Think of a router as a network traffic cop. At the very core, all routers have a main function of determining if the network data packets (i.e., the network traffic or communications) they see originating on one network (port) need to be and should be retransmitted to one of the other networks it has access to (i.e., retransmitted to one of other ports.)
Even the simplest Linksys router (now a subsidiary of Cisco) in somebody's home sees two networks. One is the internal local area network (LAN) that the home computer, (networked) printer, Xbox, TiVo, etc is hooked to and the other in the "Internet" wide-area network (WAN) as provided by the homeowner's ISP. If you print a document from your computer to the networked printer, the router knows that that traffic is all local and does not retransmit it from the LAN to the WAN. If you browse from that same computer to answers.yahoo.net, the router knows that request must be retransmitted to the WAN to be serviced, and it does so. When the response comes back, the router knows it needs to be retransmitted from the WAN back to the LAN. However, if a hacker somewhere on the WAN is trying to use Windows file sharing to see what's on the disks on your computers, the router knows (or should be able to) that did not originate as a request from your LAN and will drop or deny the request.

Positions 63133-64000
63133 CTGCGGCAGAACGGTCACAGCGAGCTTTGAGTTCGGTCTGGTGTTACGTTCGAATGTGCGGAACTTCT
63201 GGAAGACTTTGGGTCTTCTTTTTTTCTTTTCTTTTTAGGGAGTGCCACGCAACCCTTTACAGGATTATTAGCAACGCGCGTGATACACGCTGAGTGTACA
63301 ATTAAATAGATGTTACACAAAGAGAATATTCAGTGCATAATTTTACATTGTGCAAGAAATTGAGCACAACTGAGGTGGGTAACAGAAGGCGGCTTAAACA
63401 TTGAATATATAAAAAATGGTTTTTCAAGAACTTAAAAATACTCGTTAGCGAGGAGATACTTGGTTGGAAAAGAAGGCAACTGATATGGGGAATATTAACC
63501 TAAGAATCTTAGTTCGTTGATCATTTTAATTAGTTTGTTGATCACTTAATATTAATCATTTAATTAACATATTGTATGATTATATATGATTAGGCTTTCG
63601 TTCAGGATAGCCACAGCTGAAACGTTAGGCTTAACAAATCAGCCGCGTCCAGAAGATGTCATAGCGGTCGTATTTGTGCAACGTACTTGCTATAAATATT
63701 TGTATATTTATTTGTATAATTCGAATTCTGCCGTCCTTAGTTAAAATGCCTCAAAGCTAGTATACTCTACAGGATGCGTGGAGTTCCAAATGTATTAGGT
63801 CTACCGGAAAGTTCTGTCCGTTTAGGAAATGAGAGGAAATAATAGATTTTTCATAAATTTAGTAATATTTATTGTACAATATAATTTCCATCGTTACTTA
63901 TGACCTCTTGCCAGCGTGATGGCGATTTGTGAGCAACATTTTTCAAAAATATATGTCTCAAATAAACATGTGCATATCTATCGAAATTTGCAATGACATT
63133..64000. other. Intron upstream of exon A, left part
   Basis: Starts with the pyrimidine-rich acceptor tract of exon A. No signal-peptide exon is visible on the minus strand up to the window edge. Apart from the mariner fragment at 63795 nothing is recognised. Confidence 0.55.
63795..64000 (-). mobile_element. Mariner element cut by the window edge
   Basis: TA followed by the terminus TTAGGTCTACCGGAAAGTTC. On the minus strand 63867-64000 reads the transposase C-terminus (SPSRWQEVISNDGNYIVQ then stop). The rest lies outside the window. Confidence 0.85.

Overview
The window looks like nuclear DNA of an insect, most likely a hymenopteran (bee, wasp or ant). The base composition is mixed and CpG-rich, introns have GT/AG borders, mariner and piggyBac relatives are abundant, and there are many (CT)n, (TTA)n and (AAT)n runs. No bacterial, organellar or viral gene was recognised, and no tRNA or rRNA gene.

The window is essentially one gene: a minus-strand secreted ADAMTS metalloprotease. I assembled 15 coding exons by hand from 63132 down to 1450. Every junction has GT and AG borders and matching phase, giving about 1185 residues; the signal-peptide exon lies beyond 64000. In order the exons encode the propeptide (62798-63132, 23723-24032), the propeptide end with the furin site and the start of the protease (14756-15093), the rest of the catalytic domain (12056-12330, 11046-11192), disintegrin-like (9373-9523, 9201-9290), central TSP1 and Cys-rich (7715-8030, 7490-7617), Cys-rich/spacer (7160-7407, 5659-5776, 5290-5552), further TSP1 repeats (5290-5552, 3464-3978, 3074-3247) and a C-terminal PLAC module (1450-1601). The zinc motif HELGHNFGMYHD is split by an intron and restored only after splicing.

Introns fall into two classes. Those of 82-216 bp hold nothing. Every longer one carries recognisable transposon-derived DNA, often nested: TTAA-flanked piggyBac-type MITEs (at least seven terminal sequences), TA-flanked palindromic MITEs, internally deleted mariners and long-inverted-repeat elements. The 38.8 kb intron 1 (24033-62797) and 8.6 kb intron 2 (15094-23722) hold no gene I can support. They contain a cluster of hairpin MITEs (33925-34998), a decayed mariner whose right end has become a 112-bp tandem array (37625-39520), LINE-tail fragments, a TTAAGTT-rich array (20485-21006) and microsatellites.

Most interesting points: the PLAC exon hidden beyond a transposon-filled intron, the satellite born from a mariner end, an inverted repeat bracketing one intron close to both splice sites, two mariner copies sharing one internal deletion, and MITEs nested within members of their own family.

A Cisco router can take that idea much much further. You may have several LANs in a business setting that are kept separate. The LAN for payroll, accounts payable and receivable might be kept separate from the LAN used by product development. There's no reason for product development people to be able to see the computers and printers in HR and vice versa. There is still the need to protect all machines on the LAN from potential hackers on the WAN as before.
Additionally, the Cisco router will have much more configurability about just what shorts of traffic can be passed to and from the networks to which it is attached. A home router is mostly concerned with keeping "bad stuff" out, whereas a Cisco router might also be configured to keep the "good stuff" in. It also has extensive logging capabilities so that what data was sent where and received from where can be tracked.